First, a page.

But the memo reveals that the FISA application “extensively” cited an Sept. 23, 2016 news article that was in effect planted by Fusion GPS.
That is significant because the article, written by veteran reporter Michael Isikoff, is itself based on the unverified dossier. Isikoff was among a small group of reporters who in September 2016 was briefed on the dossier by Steele and Fusion GPS founder Glenn Simpson. (RELATED: Inside Fusion GPS’s Media Outreach Campaign)
A private investigator who knows both Steele and Isikoff told The Daily Caller last year that the pair are good friends, having been fixtures of the Washington, D.C. journalism circuit for decades.
The FISA application made no mention of the link between the Isikoff article and the dossier. Instead, the article was treated as corroborating evidence for the dossier. The memo says that the FISA application “incorrectly assesse[d]” that the Isikoff article was based on information separate from the dossier.
“That’s truly insane,” Page told TheDC on Friday about the Isikoff article’s link to the FISA.
Page, who is suing Yahoo! over the article, said that he “look(s) forward to updating my pending legal action” in the case to include the allegations from the memo.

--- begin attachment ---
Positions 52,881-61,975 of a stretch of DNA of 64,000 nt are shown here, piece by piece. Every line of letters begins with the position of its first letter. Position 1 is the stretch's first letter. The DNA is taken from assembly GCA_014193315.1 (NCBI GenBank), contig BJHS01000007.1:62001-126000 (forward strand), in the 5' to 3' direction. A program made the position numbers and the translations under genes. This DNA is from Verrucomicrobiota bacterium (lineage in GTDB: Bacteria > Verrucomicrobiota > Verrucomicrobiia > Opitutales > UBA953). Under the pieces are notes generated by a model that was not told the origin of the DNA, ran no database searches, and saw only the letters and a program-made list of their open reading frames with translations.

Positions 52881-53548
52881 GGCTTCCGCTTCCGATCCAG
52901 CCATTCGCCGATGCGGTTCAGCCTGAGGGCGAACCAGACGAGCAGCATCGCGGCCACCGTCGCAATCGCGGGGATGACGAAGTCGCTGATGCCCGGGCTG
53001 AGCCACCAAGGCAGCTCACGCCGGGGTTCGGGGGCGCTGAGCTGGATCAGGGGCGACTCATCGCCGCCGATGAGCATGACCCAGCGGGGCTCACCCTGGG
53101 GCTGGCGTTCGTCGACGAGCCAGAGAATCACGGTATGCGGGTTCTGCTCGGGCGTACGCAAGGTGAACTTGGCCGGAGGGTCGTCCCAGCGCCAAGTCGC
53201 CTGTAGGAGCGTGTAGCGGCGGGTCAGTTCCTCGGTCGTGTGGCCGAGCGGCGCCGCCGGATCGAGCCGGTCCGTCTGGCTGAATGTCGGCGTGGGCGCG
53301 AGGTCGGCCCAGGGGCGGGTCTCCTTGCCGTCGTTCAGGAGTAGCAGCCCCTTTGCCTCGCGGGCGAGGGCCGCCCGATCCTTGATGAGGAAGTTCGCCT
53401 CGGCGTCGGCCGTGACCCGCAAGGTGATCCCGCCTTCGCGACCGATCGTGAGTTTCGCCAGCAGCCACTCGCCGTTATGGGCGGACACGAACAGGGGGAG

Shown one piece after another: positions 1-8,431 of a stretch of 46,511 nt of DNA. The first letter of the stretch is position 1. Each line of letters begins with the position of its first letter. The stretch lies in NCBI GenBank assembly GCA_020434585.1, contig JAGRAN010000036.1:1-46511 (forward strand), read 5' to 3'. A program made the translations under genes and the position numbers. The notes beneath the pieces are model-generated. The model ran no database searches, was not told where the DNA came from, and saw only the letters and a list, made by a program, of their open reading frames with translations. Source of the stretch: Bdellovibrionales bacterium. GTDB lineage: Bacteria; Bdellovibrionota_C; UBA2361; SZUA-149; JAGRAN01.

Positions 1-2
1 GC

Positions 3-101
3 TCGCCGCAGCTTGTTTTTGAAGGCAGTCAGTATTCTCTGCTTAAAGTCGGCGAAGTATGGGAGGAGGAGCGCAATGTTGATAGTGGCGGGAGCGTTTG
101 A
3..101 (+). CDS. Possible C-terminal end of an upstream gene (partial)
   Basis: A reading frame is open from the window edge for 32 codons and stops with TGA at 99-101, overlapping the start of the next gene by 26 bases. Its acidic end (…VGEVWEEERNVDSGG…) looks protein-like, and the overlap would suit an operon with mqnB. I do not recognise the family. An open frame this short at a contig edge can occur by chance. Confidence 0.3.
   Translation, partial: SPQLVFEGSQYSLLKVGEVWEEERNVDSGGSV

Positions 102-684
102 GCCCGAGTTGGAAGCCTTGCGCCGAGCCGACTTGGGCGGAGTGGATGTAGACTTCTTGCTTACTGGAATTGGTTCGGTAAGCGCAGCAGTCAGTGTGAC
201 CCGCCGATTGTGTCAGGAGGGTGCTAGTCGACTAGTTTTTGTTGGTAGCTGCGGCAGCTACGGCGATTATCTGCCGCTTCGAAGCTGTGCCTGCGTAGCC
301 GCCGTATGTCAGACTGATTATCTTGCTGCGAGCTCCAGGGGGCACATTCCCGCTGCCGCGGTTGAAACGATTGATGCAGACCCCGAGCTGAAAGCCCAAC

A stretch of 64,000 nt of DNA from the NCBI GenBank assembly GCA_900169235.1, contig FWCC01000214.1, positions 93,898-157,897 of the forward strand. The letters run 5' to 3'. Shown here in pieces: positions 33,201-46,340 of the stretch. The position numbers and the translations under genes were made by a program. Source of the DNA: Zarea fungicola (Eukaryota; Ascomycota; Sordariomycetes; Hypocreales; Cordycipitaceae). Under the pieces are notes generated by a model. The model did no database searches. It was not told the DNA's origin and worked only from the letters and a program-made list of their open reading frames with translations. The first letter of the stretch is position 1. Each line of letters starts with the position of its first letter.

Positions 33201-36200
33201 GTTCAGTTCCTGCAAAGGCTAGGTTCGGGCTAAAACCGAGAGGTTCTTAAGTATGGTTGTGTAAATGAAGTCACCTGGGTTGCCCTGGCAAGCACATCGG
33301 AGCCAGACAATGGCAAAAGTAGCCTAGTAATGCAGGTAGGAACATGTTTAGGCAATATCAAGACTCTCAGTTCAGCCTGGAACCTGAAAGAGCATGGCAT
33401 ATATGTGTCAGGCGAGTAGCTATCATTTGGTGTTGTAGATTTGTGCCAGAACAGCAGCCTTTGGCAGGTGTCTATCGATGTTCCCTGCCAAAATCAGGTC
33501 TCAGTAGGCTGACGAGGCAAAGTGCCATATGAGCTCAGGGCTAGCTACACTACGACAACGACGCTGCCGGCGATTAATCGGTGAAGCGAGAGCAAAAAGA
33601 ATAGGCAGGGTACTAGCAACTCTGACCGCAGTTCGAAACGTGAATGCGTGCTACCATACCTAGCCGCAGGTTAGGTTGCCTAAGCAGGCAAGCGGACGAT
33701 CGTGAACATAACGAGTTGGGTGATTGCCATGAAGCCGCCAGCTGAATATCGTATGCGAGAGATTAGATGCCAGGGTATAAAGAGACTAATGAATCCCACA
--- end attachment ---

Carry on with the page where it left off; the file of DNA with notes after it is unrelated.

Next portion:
The FISA warrant against Page was granted by a judge on the Foreign Intelligence Surveillance Court on Oct. 21, 2016, shortly after Page left the Trump campaign. In order to obtain the warrant, FBI and Justice Department officials had to convince the judge that there was probable cause to believe that Page was acting as an agent of Russia.
The FISA warrant on Page likely included additional information beyond the dossier and the Isikoff article. Page had been on the FBI’s radar since 2013 when he was approached by members of a Russian spy ring for recruitment. He claims he was not recruited and that he cooperated with the FBI in that case.
News articles are sometimes used in FISA applications. The New York Times recently noted that articles can be cited to convince a judge that a surveillance target may begin concealing their activities after become the focus of news coverage.